Predictors of cervical cancer screening practice among hiv-positive women attending adult antiretroviral clinics, Bishoftu, Ethiopia: the application of health belief model

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Addis Ababa Universty


Background: Cervical cancer is a global public health problem. In Ethiopia, it is the second most common cancer causing morbidity and mortality. Few available evidences revealed that despite distribution and severity of cervical cancer among HIV-positive women and the ease at which it could be prevented, cervical cancer screening practice in Ethiopia among HIV positive women is considerably low. Therefore this study aims to assess predictors of cervical cancer screening practice among HIV positive women by applying health belief model concepts. Method: Facility based cross-sectional study was conducted at health facilities in Bishoftu. Data were collected from 475 women who came to health facilities for antiretroviral services. Iinterviewer administered questionnaires were employed to collect data. Frequencies, proportion, measures of central tendency and dispersion were used to describe findings. Independent sample t-test was used to determine whether mean differences existed between perceptions of HIV-positive women who had ever screened and never screened for cervical cancer. Crude odds ratios and 95% confidence intervals were considered to measure associations for each variable with the cervical cancer screening practice. Multivariable logistic regression was run to identify predictors of cervical cancer screening practice by controlling possible confounders. Result: Cervical cancer screening practice among HIV-positive women in this study was 25%. Health proffesionals were the main source of information about cervical cancer and its screening. There was a difference between the ever and never screened groups in mean scores of their perceived severity, perceived benefit, perceived barrier, perceived self-efficacy, perceived threat and net-benefit towards screening (P < 0.05). Perceived self-efficacy (AOR 1.24, 95%CI 1.13-1.37), perceived threat (AOR 1.08, 95%CI 1.05-1.12) and perceived net-benefit (AOR 1.18, 95% CI 1.12, 1.24) were the predictors of cervical cancer screening practice. Percieved self-efficacy was the major predictor of cervical screening practice. Conclusion and recommendation: The low screening level and significant association of HIV-positive women’s perceptions toward cervical cancer screening identified in this study indicated that much work needs to be done on changing of their perceptions by responsible bodies such as health care providers, organizations working on female cancer and researchers.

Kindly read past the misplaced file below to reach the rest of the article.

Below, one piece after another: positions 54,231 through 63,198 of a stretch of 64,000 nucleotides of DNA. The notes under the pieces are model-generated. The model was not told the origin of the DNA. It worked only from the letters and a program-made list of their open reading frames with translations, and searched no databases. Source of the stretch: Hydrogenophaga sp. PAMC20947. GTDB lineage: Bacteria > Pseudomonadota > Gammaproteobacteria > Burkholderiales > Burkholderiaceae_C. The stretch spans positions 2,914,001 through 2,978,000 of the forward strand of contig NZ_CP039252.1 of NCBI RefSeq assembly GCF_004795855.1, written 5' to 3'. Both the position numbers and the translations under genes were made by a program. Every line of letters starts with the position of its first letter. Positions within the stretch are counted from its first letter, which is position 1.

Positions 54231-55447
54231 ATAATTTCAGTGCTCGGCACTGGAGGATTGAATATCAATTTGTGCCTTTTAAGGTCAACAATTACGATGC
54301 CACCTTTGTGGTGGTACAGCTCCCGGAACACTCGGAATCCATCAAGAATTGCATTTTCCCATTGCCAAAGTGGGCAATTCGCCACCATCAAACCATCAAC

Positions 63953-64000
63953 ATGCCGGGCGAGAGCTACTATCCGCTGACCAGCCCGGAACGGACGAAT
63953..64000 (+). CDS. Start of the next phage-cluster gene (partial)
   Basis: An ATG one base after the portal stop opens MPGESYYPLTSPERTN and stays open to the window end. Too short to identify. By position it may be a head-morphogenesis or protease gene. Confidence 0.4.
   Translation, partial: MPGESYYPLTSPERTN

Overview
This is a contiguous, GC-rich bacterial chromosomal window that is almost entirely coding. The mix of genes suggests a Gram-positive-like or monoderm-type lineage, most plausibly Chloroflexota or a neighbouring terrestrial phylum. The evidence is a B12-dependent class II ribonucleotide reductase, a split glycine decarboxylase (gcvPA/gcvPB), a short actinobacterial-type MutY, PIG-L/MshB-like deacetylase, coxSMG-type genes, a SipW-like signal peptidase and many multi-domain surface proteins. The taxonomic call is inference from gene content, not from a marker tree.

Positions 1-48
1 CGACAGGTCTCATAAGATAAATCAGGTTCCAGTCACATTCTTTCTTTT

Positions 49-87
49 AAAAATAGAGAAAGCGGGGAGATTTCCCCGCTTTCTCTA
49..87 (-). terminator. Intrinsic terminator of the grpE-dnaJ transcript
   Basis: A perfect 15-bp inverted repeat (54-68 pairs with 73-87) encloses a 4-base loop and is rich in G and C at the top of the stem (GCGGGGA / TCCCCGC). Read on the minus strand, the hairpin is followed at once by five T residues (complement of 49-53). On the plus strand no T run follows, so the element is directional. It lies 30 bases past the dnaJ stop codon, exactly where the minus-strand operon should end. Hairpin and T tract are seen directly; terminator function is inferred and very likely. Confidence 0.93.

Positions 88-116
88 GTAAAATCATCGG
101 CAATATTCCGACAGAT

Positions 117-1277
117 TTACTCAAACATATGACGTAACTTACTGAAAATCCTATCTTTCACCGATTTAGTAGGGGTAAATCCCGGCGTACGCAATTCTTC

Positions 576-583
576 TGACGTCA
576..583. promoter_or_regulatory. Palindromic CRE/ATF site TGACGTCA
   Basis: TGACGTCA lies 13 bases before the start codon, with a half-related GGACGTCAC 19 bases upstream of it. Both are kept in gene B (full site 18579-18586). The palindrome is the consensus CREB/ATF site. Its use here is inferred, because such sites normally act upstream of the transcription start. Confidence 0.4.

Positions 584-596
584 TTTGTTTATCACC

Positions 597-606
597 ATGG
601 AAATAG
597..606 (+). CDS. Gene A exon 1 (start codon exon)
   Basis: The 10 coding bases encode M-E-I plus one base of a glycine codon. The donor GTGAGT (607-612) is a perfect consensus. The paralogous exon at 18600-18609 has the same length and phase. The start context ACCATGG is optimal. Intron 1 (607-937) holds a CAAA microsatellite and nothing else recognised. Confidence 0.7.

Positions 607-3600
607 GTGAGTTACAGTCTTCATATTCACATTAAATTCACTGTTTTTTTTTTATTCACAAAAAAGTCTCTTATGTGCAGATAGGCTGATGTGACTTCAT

Cervical cancer, screening, HIV/AIDS, Health belief model